• We believe that negotiating case-specific preservation plans with individual landowners is a worthwhile strategy to pursue. However, many people do not yet understand the role that species of concern play within their ecosystems, and landowners may still hold views that these species have no value. Thus, to be effective, negotiations around case-specific preservation must be backed up by a strong commitment to protect species, backed - if necessary - by appropriate regulation. The proposed changes to the site review process appear to be an appropriate way to provide this "back-up" regulation. We recommend a trial period of one-two years to determine whether the voluntary agreements/site review strategy is leading to attainment of our species preservation goals.
  • Finally, there is considerable controversy among knowledgeable parties about the City's proposed protocol for prairie dog relocation. We suggest that further conversation is necessary around the following areas before the protocol is adopted:
    • How to best open up Habitat Conservation Areas - which have already been screened for suitability - for relocation of specific colonies
    • Whether a minimum number of dogs must be available for relocation to occur, and - if so - what that minimum should be
    • Use of augured holes to create new sites for prairie dog towns (instead of relying solely on areas with existing burrows)
    • Improved vegetation/revegetation management techniques (including weed control and species interseeding) on existing, proposed and relocated colony sites.
    • The possibility of introducing selected predator species (such as black-footed ferrets) into some prairie dog towns.


Proposed Open Space/Mountain Parks Consolidation (2000)

PLAN-Boulder County supports the main elements contained in the City Manager's analysis of the proposal for restructuring the Division of Mountain Parks and the Department of Open Space/Real Estate, as outlined in his memo presented to the City Council at the meeting of March 21, 2000.

We applaud the Manager and the Council for taking this decisive step in moving forward to resolve this long-standing and divisive issue. We are especially pleased that the new proposal firmly places the Open Space acquisitions function within the newly defined Department.

We also strongly support the recommendation that the historical appropriation for Mountain Parks from the General Fund be transferred along with the properties to be managed. We urge the adoption of a measure, by a vote of the people if necessary, ensuring this annual appropriation for as long a period of time as would be required to guarantee that the present bonding capacity for the Open Space accelerated acquisition program is not placed in jeopardy.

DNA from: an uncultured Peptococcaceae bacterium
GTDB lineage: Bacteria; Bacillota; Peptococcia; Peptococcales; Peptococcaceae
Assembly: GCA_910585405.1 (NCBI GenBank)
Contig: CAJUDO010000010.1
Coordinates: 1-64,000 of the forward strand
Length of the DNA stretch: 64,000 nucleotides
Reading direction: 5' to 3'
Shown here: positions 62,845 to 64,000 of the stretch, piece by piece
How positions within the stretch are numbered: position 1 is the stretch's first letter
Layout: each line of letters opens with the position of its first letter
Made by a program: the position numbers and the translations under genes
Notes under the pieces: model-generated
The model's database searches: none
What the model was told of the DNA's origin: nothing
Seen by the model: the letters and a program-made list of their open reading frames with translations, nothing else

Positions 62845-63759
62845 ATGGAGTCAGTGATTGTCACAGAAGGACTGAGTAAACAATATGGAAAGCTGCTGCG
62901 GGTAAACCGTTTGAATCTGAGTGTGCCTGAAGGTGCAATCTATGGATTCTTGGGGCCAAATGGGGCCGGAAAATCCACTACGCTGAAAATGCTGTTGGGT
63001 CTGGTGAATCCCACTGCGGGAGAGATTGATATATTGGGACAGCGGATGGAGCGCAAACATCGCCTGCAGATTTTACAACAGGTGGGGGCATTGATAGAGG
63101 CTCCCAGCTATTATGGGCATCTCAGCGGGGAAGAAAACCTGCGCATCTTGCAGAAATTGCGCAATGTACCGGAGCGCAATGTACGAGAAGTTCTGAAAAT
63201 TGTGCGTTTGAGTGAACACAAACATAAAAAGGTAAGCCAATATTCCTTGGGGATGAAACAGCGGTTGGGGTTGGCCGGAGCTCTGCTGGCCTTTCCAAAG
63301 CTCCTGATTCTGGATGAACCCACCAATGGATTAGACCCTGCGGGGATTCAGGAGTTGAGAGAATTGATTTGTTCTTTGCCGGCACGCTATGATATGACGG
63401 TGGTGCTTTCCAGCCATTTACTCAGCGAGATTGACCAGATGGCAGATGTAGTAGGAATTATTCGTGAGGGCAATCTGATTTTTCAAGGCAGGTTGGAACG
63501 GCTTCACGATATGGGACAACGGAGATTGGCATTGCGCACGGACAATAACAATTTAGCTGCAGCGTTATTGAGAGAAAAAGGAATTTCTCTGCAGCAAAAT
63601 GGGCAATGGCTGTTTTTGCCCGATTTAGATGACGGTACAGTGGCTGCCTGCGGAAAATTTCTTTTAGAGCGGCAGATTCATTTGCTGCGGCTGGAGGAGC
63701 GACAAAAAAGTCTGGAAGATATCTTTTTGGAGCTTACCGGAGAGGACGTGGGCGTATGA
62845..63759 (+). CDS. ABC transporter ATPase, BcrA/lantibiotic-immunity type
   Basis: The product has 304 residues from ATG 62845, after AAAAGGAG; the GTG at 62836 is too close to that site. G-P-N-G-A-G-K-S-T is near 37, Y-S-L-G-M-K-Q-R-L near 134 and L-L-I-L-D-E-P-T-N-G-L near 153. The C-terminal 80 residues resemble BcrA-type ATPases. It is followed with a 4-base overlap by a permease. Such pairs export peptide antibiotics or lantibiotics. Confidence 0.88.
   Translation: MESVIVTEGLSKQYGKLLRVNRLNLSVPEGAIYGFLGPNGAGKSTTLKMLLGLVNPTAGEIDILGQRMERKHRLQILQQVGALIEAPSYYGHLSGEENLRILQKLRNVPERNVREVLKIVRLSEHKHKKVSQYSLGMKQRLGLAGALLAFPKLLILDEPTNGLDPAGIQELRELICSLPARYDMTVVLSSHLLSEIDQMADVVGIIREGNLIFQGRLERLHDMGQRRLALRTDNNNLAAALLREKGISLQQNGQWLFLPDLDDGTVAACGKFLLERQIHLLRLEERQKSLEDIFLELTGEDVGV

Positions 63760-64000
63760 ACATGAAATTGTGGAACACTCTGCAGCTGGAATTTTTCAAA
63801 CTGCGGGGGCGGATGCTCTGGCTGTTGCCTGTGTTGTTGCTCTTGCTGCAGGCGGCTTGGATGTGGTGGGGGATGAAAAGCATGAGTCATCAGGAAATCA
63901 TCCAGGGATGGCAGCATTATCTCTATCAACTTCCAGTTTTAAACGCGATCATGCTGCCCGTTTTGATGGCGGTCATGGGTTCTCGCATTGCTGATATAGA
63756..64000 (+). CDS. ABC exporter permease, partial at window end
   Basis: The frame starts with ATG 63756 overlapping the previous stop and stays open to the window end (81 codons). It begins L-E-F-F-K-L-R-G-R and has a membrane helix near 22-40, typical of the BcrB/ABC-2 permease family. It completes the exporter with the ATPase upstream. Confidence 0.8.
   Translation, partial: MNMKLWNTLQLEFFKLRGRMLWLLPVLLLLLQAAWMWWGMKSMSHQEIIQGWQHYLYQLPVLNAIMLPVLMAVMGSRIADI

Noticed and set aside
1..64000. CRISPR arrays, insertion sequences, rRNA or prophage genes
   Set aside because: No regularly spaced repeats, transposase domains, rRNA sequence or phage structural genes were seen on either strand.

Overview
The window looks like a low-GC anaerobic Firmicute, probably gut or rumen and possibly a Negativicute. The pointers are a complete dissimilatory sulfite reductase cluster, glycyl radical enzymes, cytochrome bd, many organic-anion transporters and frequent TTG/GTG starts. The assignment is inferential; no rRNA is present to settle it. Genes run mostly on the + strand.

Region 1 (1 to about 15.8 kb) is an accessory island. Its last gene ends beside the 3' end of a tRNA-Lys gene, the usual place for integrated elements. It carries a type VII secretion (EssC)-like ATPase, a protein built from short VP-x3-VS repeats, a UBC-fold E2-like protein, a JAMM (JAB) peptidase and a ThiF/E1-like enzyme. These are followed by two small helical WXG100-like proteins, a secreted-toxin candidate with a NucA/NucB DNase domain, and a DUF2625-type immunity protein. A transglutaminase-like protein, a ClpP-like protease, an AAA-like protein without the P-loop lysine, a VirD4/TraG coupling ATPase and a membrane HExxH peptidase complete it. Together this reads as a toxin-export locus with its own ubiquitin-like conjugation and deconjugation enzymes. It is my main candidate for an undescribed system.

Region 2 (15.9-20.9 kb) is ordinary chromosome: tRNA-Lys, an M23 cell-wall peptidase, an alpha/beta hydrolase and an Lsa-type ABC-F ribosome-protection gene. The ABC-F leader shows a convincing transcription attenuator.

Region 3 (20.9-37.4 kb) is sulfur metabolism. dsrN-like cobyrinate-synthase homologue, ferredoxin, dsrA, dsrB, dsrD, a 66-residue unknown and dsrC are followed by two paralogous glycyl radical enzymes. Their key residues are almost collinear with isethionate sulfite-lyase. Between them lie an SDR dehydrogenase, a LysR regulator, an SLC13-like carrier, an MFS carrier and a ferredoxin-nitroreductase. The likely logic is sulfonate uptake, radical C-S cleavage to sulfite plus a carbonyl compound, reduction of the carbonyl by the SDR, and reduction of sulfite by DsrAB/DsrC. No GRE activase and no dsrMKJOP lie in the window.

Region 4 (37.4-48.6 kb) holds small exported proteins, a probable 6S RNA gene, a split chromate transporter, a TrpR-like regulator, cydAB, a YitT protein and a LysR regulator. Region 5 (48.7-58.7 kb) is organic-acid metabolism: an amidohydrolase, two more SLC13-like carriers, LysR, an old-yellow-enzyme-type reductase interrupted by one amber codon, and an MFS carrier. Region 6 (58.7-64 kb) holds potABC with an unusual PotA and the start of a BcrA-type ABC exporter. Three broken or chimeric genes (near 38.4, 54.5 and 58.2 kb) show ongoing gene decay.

Many other issues remain to be explored by the proposed Transition Team. We wish to flag for their consideration a few of the issues raised in the City Manager's memo.

  • We support naming the restructured department the Department of Open Space and Mountain Parks, provided this does not require a charter amendment. We also support expanding the Open Space Board of Trustees, for the transitional period only, by the addition of two ex-officio, non-voting members. Neither of these, however, should be a current member of the City Council.
  • The Transition Team should include some representation from the public. This could be accomplished by the appointment of one member from the Open Space Board of Trustees and one from the Parks and Recreation Advisory Board. We believe the Team should be entrusted with the decision, after seeking broad public input, on which of the Mountain Parks lands should be included in the transfer.
  • We do not believe that the reductions in staff recommended in the recent management audit report can be accomplished without deleteriously affecting the excellent work that both staffs have been performing in managing these lands. The starting point should be the current staff plus the currently vacant positions minus obviously overlapping administrative positions. In the absence of a true workload analysis, we recommend no reductions in current staffing levels unless it can be demonstrated that such cuts will not harm the program. During the transition period, thought needs to be given to projecting future staff needs as well (based on increased acreage, increasing visitor usage and changing demographics).
  • We find the proposal for two Co-Directors, one overseeing Visitor and Maintenance Services and the other, Acquisition and Resource Planning, to be intriguing and worth exploring. Such a Co-Directorship should not be permanent, however, but exist only during the transition period.

We have many specific criticisms of the audit report prepared for the city by Conservation Impact. It presented a recommendation for restructuring without examining the alternatives in any detail and without offering clear and convincing arguments to support the recommendation. It proposed an unrealistic time frame for the proposed changes. Most important, it provided no adequate examination of the present or future workload, and the analysis of cost savings resulting from staff reductions was shallow and not persuasive.

However, we recognize that this first effort at a management audit was unique in many respects, and need not serve as a model for the audits envisioned by the city for other departments. Future audits should more carefully examine staffing needs.

What are the current tasks and how many people are needed to accomplish them? What are projected future needs? What are anticipated revenues? This is crucial, since the city may face revenue reductions and probable service cuts in the future.

 
 
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PLAN-Boulder County
P.O. Box 4682
Boulder, CO 80306